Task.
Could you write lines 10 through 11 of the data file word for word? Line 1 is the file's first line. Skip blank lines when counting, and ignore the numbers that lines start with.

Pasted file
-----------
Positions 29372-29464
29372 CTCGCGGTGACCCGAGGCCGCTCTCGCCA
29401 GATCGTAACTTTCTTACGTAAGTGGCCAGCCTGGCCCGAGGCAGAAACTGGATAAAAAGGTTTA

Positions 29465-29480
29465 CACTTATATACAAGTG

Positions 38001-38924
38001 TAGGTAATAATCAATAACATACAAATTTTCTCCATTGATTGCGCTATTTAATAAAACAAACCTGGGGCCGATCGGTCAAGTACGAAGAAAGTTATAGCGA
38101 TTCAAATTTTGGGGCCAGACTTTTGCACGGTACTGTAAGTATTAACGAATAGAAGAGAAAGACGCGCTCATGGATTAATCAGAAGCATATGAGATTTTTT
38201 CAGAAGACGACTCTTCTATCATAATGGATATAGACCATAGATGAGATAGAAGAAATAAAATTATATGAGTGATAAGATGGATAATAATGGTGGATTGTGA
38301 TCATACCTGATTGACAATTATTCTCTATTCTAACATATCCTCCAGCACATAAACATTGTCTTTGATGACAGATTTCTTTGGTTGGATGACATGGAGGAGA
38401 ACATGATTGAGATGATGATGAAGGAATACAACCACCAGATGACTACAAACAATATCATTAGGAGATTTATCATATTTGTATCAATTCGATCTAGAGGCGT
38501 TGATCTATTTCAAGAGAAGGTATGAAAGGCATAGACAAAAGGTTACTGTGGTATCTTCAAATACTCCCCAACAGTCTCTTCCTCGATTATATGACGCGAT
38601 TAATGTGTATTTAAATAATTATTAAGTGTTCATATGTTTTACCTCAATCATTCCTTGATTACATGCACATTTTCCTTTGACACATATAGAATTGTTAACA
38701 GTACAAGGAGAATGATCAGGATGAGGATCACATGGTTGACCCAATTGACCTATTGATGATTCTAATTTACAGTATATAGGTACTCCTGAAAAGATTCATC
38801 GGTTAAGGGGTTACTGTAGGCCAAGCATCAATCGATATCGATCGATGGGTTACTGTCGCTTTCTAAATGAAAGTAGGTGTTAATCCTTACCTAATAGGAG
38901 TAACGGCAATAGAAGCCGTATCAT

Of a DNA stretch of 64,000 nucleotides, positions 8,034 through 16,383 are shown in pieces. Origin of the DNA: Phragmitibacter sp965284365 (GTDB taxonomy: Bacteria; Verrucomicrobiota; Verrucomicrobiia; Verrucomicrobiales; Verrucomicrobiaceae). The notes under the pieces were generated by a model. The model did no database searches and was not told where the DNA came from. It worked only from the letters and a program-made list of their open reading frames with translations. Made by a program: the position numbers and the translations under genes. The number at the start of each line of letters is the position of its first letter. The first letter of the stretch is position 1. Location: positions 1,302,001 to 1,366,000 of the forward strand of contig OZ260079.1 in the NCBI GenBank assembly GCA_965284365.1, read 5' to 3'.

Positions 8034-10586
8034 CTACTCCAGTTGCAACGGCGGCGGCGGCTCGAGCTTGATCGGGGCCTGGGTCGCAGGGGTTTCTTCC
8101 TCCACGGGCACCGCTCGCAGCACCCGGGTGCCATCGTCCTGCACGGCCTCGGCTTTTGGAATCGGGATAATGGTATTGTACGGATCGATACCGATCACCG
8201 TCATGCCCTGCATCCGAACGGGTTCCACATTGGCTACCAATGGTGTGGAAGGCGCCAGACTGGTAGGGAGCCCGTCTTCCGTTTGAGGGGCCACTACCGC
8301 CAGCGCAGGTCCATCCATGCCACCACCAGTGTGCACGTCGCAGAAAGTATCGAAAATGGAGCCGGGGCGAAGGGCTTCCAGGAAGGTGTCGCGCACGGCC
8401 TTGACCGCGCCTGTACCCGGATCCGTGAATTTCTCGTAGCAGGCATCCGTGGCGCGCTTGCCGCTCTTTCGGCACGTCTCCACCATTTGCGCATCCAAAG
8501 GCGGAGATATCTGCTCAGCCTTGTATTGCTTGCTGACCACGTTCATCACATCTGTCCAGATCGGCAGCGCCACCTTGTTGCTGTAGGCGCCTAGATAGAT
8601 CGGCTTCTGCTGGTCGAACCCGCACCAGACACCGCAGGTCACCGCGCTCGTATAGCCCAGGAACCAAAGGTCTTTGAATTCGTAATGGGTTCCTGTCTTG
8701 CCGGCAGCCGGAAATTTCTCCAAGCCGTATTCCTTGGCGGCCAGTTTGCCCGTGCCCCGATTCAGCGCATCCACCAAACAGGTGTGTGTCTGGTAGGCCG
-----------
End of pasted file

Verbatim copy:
38301 TCATACCTGATTGACAATTATTCTCTATTCTAACATATCCTCCAGCACATAAACATTGTCTTTGATGACAGATTTCTTTGGTTGGATGACATGGAGGAGA
38401 ACATGATTGAGATGATGATGAAGGAATACAACCACCAGATGACTACAAACAATATCATTAGGAGATTTATCATATTTGTATCAATTCGATCTAGAGGCGT